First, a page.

Should the fight against drug trafficking be a 24/7 soap opera?
Following the death of rising Bollywood film star Sushant Singh Rajput in mysterious circumstances that have yet to be conclusively explained, a number of relatively young but successful Bollywood film actresses active on social media were suddenly called by the NCB to appear for questioning for the alleged possession, supply and use of drugs.
Some were interrogated for long hours, multiple times, and ended up in jail until they were released on bail. Extensive 24/7 coverage by TV stations and media reports allegedly based on NCB briefings suggested that these Bollywood celebrities had attended parties where drugs were being used; they may have possessed 5 to 35 grams of cannabis and regularly obtain these drugs from suppliers who may have links with an international drug cartel.
So the NCB was trying to unearth an international drug supply chain and hoping to blow it up by Bollywood movie stars. Well, who would object if that was the primary focus and the effort was based on solid evidence, not motivated by some other agenda.
These investigations disrupted the filming schedules and work of the suspects, caused anxiety for them and their families, resulted in financial losses and projected them as if they were not film actors but petty drug dealers and habitual drug addicts.
In fact, the saga of daily briefings and breaking news tarnishes the international image of the Indian film industry which, together with the entertainment industry and digital media, generates an annual turnover of $ 3 billion and employs about 5 million people. directly and indirectly.
Unfortunately, during interrogations, NCB sources daily leak details of how one particular actress got scared and cried and how another was disparaged by the area manager for arriving late. But the public is not informed of the final outcome of the entire high-octane soap opera.
So far, the BCN has not made public details of the total amount of the drug recovered from movie personalities, its value, any links to international cartels, and details of charges or convictions. The BCN gives the impression that this is a law in itself, with no liability for anyone.
The international drug trafficking industry was estimated at $ 32 billion in 2019. Considerable amounts of drugs are transferred through India due to its proximity to the Golden Triangle of Myanmar, Laos and Thailand and countries forming the golden crescent of Pakistan, Afghanistan. and Iranian.
The Punjab, India’s breadbasket, has been devastated by drug addiction: in 67% of rural households in Punjab, at least one member is addicted to drugs. UP tops the list for injecting drugs, followed by Delhi and West Bengal. The Union Ministry of Social Justice and Empowerment estimated in 2019 that there were 3.6 million cannabis users (charas, ganja and bhang), 63 lakh heroin users and 11 users of cannabis. opium lakh in India.
Therefore, shouldn’t the NCB be focusing its efforts and energies on tackling this threat, rather than focusing on glamorous movie actors in surveys that are attracting huge media publicity but have yet to give concrete results?
Who would know better than Sunjay Dutt what addiction is and how it has affected his family. He was totally out of action; his father, Sunil Dutt was devastated. But he sought the best medical help he could to get his son out of drug addiction and was successful.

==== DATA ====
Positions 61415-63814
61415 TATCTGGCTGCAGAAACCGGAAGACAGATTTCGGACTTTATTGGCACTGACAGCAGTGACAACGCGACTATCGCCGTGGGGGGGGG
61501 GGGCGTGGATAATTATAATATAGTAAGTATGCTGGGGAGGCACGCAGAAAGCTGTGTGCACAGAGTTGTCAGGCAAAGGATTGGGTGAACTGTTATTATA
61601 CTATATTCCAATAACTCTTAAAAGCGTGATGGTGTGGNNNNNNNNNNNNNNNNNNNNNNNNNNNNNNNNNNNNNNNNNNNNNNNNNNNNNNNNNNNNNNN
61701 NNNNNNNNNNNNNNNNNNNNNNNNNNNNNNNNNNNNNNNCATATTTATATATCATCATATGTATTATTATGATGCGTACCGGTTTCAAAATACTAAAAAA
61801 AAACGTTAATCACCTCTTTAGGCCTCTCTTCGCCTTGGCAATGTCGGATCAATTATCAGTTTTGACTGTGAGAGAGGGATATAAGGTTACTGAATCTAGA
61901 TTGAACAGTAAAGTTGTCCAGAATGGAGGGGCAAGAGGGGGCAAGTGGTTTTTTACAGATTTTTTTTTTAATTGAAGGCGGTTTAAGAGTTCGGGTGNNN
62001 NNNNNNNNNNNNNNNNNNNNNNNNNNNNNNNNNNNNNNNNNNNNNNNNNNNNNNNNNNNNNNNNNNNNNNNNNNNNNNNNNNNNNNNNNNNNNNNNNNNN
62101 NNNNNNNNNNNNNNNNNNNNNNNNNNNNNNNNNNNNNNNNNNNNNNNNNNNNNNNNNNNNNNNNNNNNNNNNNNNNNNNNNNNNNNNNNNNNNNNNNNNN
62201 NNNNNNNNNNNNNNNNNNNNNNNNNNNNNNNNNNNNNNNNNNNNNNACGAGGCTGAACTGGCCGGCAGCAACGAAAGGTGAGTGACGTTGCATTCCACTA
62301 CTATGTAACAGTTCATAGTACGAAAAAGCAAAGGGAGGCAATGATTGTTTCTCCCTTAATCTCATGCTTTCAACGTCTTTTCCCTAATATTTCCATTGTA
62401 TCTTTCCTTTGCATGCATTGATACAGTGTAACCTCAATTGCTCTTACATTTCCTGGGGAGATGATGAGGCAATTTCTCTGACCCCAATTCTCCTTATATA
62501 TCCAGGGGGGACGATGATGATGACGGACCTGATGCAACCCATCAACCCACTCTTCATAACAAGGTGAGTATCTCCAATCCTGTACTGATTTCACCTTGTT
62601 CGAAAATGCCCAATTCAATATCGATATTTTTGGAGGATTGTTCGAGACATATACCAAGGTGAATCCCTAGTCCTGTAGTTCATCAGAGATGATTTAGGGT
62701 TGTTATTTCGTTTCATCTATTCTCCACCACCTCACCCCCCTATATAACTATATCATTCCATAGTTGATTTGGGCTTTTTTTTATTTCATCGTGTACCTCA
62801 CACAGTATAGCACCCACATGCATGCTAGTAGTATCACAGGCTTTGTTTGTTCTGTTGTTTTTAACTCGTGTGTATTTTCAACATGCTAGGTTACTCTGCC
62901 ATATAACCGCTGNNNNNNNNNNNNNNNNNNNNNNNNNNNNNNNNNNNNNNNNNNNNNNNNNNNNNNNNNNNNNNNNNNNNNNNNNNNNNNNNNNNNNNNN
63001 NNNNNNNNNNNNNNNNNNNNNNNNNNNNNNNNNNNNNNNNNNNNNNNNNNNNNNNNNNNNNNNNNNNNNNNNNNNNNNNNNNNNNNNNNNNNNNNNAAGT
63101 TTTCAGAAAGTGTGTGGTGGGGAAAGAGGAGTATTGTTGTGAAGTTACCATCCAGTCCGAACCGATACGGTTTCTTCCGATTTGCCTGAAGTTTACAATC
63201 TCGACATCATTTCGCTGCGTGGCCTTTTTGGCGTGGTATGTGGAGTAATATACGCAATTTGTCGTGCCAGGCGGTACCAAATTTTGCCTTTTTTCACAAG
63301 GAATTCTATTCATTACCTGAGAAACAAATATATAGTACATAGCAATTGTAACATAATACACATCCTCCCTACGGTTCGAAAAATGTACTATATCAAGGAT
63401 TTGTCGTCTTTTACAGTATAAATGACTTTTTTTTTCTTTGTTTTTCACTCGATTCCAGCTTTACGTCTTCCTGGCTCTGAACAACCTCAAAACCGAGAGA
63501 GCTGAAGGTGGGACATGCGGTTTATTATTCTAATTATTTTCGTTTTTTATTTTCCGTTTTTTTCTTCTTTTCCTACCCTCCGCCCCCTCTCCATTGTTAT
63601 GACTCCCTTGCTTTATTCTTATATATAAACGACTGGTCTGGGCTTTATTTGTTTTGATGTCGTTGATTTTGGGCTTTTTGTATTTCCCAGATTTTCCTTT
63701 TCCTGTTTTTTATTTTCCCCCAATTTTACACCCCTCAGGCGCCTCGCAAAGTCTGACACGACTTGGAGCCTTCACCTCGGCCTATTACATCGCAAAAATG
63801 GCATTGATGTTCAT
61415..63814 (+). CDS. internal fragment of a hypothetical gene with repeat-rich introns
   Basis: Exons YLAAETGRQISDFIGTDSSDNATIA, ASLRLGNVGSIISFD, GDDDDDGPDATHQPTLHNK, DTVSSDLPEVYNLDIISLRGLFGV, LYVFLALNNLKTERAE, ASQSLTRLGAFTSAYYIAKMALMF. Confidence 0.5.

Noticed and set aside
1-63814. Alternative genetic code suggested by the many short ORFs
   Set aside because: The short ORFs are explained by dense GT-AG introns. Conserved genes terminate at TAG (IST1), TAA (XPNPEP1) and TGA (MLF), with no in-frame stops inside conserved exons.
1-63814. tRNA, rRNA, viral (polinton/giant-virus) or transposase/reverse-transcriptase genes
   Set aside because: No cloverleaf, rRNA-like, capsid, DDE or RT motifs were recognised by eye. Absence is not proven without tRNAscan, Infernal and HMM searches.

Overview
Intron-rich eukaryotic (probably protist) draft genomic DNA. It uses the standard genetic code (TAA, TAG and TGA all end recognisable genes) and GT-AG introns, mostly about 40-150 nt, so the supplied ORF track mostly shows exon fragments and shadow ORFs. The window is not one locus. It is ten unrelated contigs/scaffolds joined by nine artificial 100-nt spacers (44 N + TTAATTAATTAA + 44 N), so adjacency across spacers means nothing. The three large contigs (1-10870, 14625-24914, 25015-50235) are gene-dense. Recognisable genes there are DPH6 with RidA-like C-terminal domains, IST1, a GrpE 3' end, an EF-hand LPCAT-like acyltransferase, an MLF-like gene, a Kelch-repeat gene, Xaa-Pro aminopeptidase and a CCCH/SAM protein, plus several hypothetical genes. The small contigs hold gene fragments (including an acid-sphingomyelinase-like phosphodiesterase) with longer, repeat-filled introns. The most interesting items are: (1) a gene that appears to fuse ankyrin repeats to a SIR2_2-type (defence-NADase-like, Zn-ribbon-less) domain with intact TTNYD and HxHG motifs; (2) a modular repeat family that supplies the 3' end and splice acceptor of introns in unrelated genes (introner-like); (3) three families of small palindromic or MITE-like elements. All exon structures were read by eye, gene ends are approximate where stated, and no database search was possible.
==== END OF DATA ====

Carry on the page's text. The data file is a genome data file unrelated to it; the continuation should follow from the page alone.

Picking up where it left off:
All of the actresses from Deepika Padukone to Ananya Pande are wanted actors with multiple films to shoot. If they were drug addicts, would they be able to concentrate on their work? Won’t their producers notice their addiction? Who would want to sign an addict as a hero or heroine? Were the accused movie actors even subjected to medical tests to establish if they were addicted to drugs?
The BCN is not a private agency; it is managed by public money. Thus, the public has the right to demand a performance audit of high profile BCN cases involving movie personalities.
If there is compelling evidence that they are drug traffickers in cahoots with international drug cartels, they should be prosecuted and punished. But if these are cases where some of them smoke weed on a film party once in a blue moon, then there is no need to make a mountain out of a molehill.
As the Union’s Ministry of Social Justice and Empowerment has rightly suggested, people possessing a very small amount of drugs that they might have taken from time to time should be treated humanely as criminals. victims rather than hardcore drug suppliers. We shouldn’t make criminals of them.
In the late 1960s, when the hippie phenomenon was at its peak, in my alma mater, Allahabad University, which was called East Oxford and accounted for about 30% of the total staff recruited every year, dozens of students could be seen with long hair and a little chilm in hand to eat ganja!
Fashion did not last long. Over the past 20 years, half a dozen cabinet secretaries have come from Allahabad University. Fortunately, there was no BCN in Allahabad at the time.
Shahrukh Khan is not the son of Dhirubhai Ambani who inherited a business empire. From a TV series titled Fauji, he achieved his current iconic status through hard work and talent. He entertained millions of Indians with his films. Don’t present him as the father of a drug dealer!
On Holi in Mathura, Brindavan, Varanasi and Haridwar thousands of Indians descend large glasses of bhang much stronger than ganja. Go after them!
Some BCN agents might boast at home that they made a certain actress cry in front of them. You have your kicks. Now get on your feet!
Surendra Kumar retired from Indian foreign service